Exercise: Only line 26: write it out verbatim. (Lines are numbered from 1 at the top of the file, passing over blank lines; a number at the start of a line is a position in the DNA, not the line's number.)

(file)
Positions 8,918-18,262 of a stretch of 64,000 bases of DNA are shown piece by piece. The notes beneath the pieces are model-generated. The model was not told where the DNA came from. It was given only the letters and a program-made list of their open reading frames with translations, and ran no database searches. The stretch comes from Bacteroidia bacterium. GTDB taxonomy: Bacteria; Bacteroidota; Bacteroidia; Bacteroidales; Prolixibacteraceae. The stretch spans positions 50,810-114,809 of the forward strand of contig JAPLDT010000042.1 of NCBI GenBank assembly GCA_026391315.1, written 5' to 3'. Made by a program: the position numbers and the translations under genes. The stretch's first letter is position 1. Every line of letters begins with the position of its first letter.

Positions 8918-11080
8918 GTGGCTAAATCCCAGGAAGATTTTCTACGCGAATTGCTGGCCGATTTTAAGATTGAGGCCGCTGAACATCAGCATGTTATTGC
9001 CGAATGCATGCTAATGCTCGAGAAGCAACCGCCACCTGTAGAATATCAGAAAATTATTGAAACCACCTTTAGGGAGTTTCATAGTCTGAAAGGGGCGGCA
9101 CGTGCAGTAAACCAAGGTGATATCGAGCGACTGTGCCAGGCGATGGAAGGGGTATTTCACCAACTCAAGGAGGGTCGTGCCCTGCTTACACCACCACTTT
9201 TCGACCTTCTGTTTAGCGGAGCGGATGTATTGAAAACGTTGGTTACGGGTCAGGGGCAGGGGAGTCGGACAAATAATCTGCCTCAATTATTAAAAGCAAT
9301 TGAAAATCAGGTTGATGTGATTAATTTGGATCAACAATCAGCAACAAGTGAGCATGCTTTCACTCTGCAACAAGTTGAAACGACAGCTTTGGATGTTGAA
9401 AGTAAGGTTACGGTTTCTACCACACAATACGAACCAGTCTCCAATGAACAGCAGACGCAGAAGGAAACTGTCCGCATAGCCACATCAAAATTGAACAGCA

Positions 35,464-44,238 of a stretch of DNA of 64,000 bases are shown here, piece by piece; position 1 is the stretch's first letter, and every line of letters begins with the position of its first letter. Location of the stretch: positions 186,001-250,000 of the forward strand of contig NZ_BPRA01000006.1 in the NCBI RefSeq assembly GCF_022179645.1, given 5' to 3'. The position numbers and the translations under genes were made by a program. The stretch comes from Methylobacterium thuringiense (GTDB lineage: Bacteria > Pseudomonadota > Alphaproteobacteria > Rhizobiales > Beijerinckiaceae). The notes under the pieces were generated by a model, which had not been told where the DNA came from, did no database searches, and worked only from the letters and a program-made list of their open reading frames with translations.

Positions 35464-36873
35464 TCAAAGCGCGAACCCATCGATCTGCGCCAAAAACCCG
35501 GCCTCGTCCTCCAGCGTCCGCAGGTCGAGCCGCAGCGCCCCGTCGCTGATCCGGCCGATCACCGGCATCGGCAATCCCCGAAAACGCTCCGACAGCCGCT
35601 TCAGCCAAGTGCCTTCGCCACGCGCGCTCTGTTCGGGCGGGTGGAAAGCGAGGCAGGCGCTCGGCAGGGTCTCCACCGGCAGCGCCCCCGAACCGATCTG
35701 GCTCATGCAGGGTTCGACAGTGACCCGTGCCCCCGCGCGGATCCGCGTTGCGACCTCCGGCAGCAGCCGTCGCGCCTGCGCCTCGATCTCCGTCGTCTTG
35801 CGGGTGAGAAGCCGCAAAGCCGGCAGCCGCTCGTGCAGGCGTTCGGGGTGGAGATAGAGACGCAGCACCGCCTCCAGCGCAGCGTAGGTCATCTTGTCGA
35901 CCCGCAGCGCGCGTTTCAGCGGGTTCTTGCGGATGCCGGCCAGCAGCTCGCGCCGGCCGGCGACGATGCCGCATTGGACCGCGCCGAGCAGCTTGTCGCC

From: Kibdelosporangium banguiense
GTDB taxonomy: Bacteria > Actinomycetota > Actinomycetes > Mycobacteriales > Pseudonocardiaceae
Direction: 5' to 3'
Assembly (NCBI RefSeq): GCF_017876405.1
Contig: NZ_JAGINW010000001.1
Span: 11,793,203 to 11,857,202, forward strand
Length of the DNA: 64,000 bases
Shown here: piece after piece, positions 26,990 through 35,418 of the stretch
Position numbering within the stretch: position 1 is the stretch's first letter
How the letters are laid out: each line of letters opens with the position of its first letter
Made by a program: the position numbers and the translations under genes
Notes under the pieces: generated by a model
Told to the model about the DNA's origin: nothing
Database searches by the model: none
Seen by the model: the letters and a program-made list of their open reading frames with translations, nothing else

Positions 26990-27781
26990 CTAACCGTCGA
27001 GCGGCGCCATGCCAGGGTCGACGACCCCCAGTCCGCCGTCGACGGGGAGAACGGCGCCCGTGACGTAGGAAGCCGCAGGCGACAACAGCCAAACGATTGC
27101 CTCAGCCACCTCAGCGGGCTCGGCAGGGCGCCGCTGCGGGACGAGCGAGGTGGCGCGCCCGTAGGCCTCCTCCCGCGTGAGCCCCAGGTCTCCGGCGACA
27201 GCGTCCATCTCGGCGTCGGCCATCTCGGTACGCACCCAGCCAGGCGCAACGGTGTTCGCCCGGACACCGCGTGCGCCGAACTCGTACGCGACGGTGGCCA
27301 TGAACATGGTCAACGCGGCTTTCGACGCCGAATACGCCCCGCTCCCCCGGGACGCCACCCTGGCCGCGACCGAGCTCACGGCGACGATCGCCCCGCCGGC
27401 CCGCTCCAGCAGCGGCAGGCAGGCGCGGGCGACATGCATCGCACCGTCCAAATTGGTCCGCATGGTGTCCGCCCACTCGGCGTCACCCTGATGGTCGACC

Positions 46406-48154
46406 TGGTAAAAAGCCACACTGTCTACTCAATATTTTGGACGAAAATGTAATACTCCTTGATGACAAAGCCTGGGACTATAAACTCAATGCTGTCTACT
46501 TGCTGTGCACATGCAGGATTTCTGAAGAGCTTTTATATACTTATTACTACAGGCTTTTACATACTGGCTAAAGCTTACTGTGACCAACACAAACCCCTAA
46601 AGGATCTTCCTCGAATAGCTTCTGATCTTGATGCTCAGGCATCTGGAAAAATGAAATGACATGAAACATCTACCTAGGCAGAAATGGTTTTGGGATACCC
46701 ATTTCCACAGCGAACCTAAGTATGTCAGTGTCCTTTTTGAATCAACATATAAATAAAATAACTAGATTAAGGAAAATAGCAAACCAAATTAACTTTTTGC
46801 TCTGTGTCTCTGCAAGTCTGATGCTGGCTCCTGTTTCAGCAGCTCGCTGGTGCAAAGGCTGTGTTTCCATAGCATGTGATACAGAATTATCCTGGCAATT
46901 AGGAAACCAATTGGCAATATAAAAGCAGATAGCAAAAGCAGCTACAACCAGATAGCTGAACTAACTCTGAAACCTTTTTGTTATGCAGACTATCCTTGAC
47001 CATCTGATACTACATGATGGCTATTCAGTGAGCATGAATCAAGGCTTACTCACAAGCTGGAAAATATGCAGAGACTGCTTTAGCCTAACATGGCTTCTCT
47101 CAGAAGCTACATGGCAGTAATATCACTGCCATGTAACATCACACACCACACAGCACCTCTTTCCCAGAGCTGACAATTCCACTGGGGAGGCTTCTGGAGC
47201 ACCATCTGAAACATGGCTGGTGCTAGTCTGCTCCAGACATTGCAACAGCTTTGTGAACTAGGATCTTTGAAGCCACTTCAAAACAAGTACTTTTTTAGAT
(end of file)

How the letters are laid out: each line of letters opens with the position of its first letter